5 Tips for a Better Resume

Page one. Unless you’ve been in the workforce for more than 20 years, keep your resume to one page. If you have trouble fitting all your career experience on one page, delete less-important jobs, or jobs that are not relevant to your current job search. In some fields, however, a longer resume is expected. Consider the functional resume. Listing jobs in chronological order makes sense, but you could also create a functional resume that focuses on skills you possess, such as leadership, customer service and planning, with examples. Focus on…

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Help Where You Are: Indiana’s WorkOne Centers

WorkOne Career Centers, located in communities across the state, offer jobs info and career counseling to guide Hoosiers to new employment, better jobs, and improving job skills. WorkOne staff can help any Indiana resident research a new or better job, choose a new career, access training— often at no cost—or get other information about how to find work success. If you need to improve on the basics, adult education programs can also provide math, reading and writing instruction free of charge to help anyone prepare for college or earn a…

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Is this Job Right For You? Take a Closer Look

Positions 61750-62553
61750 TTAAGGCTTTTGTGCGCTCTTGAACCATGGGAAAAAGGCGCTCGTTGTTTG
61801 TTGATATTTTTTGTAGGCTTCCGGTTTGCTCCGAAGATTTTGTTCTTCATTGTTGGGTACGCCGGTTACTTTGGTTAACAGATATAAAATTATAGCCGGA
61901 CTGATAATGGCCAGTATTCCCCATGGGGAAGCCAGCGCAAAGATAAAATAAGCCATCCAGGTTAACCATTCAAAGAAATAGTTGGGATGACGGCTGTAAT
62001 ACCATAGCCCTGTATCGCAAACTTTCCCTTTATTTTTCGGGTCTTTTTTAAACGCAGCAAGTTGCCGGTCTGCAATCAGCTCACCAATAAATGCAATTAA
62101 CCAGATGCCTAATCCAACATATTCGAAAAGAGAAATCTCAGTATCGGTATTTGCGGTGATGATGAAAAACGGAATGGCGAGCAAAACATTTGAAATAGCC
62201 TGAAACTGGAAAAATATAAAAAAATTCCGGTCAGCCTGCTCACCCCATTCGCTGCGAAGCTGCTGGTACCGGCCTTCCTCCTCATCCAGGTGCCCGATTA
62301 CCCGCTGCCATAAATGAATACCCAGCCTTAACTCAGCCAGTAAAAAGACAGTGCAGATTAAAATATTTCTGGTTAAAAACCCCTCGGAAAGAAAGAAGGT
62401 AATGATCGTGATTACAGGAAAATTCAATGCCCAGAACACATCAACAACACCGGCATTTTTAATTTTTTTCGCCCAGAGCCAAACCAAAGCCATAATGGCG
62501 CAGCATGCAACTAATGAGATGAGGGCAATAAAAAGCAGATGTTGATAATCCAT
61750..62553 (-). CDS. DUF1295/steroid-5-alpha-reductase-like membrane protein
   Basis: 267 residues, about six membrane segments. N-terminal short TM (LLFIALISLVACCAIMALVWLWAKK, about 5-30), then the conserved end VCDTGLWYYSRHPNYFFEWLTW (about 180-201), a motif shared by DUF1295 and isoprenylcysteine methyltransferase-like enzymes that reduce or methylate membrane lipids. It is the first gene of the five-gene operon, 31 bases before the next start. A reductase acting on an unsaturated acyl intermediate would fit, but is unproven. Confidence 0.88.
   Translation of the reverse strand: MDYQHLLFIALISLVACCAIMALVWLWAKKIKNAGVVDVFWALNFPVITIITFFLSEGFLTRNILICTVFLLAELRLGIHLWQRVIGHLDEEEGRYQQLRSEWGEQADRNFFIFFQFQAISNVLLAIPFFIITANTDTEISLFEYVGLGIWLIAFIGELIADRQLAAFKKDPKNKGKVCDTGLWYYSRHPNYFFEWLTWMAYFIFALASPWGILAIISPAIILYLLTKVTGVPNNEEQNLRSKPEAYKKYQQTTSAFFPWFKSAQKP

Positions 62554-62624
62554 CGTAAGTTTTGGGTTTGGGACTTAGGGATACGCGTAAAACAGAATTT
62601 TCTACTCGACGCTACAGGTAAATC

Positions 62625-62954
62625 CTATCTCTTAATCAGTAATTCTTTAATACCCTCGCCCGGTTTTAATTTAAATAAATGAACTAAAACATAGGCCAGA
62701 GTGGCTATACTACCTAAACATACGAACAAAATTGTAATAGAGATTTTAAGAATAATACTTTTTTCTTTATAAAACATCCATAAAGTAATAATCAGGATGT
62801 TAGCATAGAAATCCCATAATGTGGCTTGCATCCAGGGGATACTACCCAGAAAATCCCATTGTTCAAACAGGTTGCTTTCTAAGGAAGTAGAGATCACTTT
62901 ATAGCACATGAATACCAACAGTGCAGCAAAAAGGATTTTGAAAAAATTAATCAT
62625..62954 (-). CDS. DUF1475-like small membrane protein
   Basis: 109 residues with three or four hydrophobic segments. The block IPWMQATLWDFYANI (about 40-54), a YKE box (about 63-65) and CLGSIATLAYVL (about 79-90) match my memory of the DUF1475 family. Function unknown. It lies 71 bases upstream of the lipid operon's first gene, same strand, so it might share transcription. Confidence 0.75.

How will you know if you’re headed in the right direction? Before you commit to earning a new degree or start looking for a new job, take a closer look at what that new career might be like. Here’s how: Research: You can find lots of career information online. Start at LearnMoreIndiana.org, which offers quizzes to help match your personality and interests to a career. The website can help you experience a career, build a resume and learn about career resources all year, but especially during the last week of…

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Get Skilled for Better Jobs

Middle-skill jobs, which require education beyond high school but not a four-year degree, make up the largest part of the labor market in the United States and in each of the 50 states. Yet too often, these jobs can’t be filled because there are too few trained workers. In Indiana, middle-skill jobs account for 59 percent of the labor market, but only 48 percent of the state’s workers are trained to the middle-skill level, according to the National Skills Coalition. Programs and opportunities to gain the training and skills for…

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